to be aware to make sure that version numbers in supported releases always
allow upgrades.

Thanks

Curtis Hovey (sinzui) wrote :

@seth
I reported https://bugs.launchpad.net/ubuntu/+source/juju-core/+bug/1500916 to address bug 1497087. While the Juju team has always provided backports for its community, we don't have the privileges to provide backports quickly. The Juju QA team has dedicated staff for release and backport, and in Time the team will have staff that can upload packages as needed.

> Will the juju team be asking for an MRE? Is it anticipated that new series
> (e.g., the 1.18 to 1.22 change) would be included as an MRE? What
> processes are in place to test updates before including updates into the
> archive? What processes are available to the security team to test
> updates that we would prepare?

To more directly answer this comment, Juju does have a Stable Release Update policy in place. As part of that policy the QA team outline testing Juju CI and testing procedures, details are here:

https://docs.google.com/document/d/1TVW0QzpLo622pzBUsEK9SqZAod4oJn9ROF1IWMqa9tg/edit#heading=h.f3goroun9jd1

Response to James' inquiries in comment #67:

* juju team: can you comment on the package breakdown? For items requiring further discussion, it might be worthwhile understanding how often you are updating the embedded package (useful for the SRU question, below)

On average 50% of the package dependencies change between minor release (for example there were 14 package dependency changes from 1.24 to 1.25)

* SRU team: juju-core already has a release exception. For packages that are being broken out that were formerly part of the juju-core package and that the juju team will now maintain, can those just be given a release exception?

Yes, those should also be given a release exception. Many of these are central to keeping ubuntu current with existing clouds. For Juju to actually work, if the dependent packages are being split out, every single one of them will need to be included in the release exception.

* Ubuntu Archive team: juju-core will likely need a PPU for members of the juju team when it goes to main. Can we extend the acl to include the packages that are being broken out that they are going to maintain?

Yes, to deliver a fix to juju core, we need to fix the dependencies at the same time. This will be done by the same person, so yes to extending the acls to those packages.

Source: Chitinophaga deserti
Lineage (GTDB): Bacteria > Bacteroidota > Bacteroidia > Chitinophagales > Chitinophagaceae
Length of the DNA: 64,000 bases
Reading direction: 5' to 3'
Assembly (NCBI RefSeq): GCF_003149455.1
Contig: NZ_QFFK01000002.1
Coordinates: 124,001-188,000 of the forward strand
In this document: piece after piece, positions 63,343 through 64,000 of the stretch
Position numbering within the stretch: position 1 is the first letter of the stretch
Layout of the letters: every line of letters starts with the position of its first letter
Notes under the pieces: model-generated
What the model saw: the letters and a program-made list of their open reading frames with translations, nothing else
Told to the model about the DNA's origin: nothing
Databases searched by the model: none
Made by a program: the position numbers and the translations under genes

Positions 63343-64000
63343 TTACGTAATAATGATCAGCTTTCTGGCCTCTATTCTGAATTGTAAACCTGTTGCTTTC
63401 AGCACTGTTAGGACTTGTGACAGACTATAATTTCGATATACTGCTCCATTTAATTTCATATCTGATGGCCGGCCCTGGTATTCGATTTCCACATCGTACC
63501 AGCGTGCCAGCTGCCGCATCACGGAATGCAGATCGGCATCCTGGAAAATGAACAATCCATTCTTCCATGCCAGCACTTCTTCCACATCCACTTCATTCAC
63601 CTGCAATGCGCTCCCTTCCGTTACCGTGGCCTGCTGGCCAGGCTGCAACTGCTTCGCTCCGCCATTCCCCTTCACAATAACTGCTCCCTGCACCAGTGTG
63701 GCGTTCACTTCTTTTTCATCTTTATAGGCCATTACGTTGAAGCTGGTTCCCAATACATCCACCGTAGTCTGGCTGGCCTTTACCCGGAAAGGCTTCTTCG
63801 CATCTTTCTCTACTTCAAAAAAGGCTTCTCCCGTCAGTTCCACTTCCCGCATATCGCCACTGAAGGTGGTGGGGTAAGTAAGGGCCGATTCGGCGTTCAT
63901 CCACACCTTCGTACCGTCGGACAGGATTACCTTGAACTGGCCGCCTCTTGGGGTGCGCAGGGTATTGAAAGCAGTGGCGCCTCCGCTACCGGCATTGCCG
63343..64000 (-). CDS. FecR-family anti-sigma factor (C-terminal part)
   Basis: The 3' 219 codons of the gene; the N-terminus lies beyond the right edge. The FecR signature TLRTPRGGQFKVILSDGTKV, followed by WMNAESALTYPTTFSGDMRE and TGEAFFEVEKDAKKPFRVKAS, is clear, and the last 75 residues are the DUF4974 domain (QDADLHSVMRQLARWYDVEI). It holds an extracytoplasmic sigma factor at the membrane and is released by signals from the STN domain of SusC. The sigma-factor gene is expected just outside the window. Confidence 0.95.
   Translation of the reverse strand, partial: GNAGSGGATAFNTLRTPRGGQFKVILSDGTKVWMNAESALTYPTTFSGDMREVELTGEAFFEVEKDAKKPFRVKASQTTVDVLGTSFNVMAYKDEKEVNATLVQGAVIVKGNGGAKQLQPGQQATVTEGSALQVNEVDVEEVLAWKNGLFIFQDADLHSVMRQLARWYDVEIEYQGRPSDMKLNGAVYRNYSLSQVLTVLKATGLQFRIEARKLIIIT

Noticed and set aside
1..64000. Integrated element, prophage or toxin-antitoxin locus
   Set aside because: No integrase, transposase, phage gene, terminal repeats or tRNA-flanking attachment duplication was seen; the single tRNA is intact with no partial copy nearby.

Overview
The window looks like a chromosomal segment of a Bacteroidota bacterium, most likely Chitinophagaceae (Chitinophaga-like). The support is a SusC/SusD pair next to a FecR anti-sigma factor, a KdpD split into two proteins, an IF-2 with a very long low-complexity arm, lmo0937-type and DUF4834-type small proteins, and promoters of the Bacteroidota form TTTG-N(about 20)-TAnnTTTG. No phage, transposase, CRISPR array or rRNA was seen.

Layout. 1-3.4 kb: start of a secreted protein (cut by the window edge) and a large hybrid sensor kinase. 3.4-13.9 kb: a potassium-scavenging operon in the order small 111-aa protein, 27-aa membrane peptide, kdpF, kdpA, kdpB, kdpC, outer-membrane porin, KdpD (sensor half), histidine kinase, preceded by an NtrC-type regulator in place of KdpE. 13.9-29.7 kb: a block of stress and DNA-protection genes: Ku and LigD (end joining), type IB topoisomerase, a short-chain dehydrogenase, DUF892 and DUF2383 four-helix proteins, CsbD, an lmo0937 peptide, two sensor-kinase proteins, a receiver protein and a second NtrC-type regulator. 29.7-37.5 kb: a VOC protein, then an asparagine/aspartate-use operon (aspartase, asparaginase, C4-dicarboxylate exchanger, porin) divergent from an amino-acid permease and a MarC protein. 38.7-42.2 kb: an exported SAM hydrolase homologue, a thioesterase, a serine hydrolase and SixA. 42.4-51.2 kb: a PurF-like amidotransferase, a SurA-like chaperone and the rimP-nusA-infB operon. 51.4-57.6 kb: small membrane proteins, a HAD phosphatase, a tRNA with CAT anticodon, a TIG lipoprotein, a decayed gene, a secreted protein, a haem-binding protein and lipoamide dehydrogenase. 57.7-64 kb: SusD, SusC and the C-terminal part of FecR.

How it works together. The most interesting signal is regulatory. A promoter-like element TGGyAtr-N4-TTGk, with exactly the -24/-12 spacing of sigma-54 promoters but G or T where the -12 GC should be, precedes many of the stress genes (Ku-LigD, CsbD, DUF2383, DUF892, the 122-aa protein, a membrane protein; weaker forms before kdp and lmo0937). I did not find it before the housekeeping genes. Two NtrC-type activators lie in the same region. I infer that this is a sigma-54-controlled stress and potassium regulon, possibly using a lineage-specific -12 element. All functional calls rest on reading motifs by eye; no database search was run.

* MIR team: for the packages that are being broken out, I propose that they don't get extended MIR review, but rather simply the packaging review to make sure they are following the Go standards as outlined in the MIRteam document

Yes, agreed.

* juju team (/security team): the juju team has said that they would like coordination of security updates for juju-core and golang-*-dev packages for which they maintain. I propose the security team maintains a list of packages and when we triage a CVE against a package in that list, we file a bug for the juju team to fix, and sponsor their uploads (like for other Canonical upstreams). juju team-- does that address your concerns?

Yes, we will own fixing security bugs for juju, and dependent libraries that we control or can patch.

Jamie Strandboge (jdstrand) wrote :

Thanks! What about the embedded code copes question in comments #68 and #69.

Jamie Strandboge (jdstrand) wrote :

I of course meant 'copies' in that last comment.

To clarify what I'm thinking about wrt to juju embedded copies> the source package can ship various embedded code copies but the archive build should use archive golang-*-dev packages whenever possible and where it makes sense (see comment #68 for the list). For example, the archive build of juju should use golang-go.crypto-dev, but juju source package may contain code.google.com/p/go.crypto if code.google.com/p/go.crypto is needed for some other non-archive build.

If both are legitimately needed (and there should be justification for that) to support different clients, then the archive build should use golang-go.crypto-dev from the archive and embed code.google.com/p/go.crypto (justification being, all archive builds should use golang-go.crypto-dev and only juju needs code.google.com/p/go.crypto).